“Excuse me, what’s wrong with you?”

“Excuse me, but what’s wrong with you?”

The words came bursting out of me, errant children running ahead of an overstressed mother. I tried to grab them back, but they’d already left my tongue, out to cause trouble in the world.

And although I prayed that maybe the woman in front of me hadn’t heard me speak, I saw her shoulders stiffen – and she slowly turned around to face me.

“What?” she asked, narrowing her eyes until they reminded me of a couple little marbles pressed into the marshmallow of her face.

I should have stopped, should have apologized and told her that I didn’t mean anything. But my eyes dropped down to the litany of items that she’d spilled onto the conveyor belt in front of me, and just couldn’t hold back my ire.

“You heard me – what’s wrong with you?” I demanded again, gesturing at her array of groceries. “Are you illiterate? Can you not read?”

“How dare you-” the woman began, but I overrode her, stabbing with my finger up at the sign hanging above us.

“Because that sign up there,” I forced out, “says that this is the express line, for people with ten items or less. And how many items do you have in front of you?”

At this confrontation, the woman blinked, her mouth opening and closing for a second like a fish, no sound coming out. I kept glaring at her, not backing down. I wasn’t going to give in to my natural goodnatured peacefulness, wasn’t going to let this injustice go unpunished. Not this time.

“Look, I’m in a big hurry,” the woman finally spat out, her eyes still burning at me like a pair of coals in the ashes of a mostly burnt out fire. “I can’t wait in line for all those others-”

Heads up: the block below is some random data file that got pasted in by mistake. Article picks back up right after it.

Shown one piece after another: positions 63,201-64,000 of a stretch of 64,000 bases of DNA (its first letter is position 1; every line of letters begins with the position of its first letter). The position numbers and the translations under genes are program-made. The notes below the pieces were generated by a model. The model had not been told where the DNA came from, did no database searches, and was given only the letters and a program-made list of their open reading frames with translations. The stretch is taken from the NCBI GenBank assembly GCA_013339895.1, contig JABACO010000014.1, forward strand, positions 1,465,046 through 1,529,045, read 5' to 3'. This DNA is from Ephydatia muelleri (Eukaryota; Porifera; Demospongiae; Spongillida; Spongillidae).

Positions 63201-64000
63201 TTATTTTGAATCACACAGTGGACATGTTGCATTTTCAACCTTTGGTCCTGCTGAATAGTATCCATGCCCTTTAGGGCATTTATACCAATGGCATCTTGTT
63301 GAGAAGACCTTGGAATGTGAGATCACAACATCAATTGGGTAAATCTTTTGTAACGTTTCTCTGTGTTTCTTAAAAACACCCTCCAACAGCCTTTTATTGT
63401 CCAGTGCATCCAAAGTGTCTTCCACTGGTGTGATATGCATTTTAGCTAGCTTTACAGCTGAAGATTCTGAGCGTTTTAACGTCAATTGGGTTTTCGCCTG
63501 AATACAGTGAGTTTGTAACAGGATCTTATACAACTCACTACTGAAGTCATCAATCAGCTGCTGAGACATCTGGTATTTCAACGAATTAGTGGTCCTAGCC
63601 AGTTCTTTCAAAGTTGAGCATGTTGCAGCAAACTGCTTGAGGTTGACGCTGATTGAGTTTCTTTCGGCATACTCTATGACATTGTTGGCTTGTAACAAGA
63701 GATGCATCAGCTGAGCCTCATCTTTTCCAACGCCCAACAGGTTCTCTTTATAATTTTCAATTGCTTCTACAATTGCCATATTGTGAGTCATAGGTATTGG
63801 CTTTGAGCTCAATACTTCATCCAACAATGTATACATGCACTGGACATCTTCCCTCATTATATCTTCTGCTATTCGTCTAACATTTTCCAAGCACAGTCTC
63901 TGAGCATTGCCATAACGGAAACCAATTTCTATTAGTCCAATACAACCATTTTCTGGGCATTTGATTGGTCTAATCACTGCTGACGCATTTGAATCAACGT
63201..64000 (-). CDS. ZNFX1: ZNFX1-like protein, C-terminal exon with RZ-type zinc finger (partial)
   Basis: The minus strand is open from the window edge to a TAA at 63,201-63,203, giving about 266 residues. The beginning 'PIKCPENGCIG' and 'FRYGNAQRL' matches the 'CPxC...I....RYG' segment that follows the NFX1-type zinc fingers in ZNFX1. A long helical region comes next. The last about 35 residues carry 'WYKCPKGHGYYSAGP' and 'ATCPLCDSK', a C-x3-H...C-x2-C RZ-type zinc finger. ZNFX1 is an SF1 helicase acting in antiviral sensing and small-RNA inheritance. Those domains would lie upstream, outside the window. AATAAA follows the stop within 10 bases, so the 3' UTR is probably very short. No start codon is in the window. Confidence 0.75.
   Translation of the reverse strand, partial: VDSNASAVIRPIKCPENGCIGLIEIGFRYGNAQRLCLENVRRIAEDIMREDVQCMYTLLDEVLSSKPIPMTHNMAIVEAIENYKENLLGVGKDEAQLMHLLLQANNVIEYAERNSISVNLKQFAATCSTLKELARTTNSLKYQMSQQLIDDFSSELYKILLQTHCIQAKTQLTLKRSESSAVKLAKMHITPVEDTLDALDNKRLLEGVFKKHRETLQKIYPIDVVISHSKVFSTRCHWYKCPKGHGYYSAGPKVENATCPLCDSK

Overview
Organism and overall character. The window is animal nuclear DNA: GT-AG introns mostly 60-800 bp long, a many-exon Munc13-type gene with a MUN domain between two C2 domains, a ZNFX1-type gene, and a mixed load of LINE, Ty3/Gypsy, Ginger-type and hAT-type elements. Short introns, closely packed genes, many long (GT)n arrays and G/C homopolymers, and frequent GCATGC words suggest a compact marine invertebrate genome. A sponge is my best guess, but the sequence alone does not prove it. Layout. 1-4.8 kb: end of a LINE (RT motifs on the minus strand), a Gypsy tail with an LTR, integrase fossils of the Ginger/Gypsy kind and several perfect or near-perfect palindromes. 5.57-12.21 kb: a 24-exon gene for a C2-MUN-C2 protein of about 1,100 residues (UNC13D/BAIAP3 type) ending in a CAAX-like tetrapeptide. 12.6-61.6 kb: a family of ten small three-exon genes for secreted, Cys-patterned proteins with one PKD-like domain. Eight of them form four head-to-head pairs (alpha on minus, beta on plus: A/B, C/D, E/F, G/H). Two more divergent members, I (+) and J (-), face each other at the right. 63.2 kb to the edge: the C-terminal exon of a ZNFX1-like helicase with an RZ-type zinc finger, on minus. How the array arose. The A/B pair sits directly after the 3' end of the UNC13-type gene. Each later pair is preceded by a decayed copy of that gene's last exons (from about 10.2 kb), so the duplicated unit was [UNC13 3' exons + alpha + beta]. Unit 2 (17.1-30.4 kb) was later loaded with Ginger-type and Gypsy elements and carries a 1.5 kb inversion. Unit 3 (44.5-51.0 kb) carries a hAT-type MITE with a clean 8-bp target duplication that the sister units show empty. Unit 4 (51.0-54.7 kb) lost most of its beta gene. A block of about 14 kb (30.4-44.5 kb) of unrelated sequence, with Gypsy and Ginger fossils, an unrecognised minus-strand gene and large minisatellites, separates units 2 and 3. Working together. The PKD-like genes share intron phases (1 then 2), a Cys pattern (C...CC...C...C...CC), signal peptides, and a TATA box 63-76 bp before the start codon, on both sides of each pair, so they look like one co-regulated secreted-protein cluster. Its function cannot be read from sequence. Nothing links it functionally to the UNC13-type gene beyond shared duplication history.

“And we’re not?” I countered her. I didn’t dare pull my eyes from her, but I felt the other people behind me grumbling in agreement. “I’m in a hurry! I’m sure that everyone else-” and I finally glanced back at them, and saw other people nodding along with me, “-is also in a hurry! What makes you better than the rest of us, huh?”

Again, the fish-like moving of her mouth without producing any words, as if her brain was skipping like a broken record and unable to find its track. “Well, I’m here, so why don’t you just let me go,” she finally tried, as if she deserved credit for attempting to cheat the rest of us.

I shifted my gaze hopefully to the checkout girl, thinking maybe she’d interject and push this abhorrent woman’s groceries aside. She, however, just stared down at her shoes, clearly unwilling to take a side in this fight.

So it was down to me.

I had already set my items on the conveyor belt behind her, but still held my empty basket. Now, in a sudden rush of angry motion, I grabbed a big handful of her items (boxes of premade food, frozen meals, a bag of candy – this was what the woman needed to buy so desperately?) and dumped them off the conveyor belt, into my empty basket.

“Hey! What the hell is wrong with you?” the woman cried out, but I had already managed to seize another couple handfuls, evacuating her items from the conveyor belt. I dropped them into the now mostly filled basket, and then deposited it down on the floor.

“There,” I snarled, raising my eyes back to stare into her puffy, reddened face. “Now, you’ve just got ten items to buy. If you want to get the rest of these, get out of here – or go back to the end of the line and wait to buy the rest of your stupid food!”

She almost argued back at me. I saw it in her eyes, saw that flare of resentful little hate, the hate of someone who saw this, being called out for cheating, as someone personally attacking her. But she also saw the crowd behind me, knew that they were already turned against her. She had to know that she wouldn’t win this fight.

With a huff, she seized the last few items of hers off of the conveyor belt and stomped off. I was next to check out.

No one clapped for me. The other people in line behind me huffed, moved passively out of the way for the woman as she stormed off, but didn’t do anything else to punish her for her rule-breaking infraction.

Still, I’d won. And as I stepped up to pay for my eight items, I felt the warm glow of satisfaction inside me. That glow, I reflected, was the glow of justice, of doing what was right.

I collected my items and left, not looking back.

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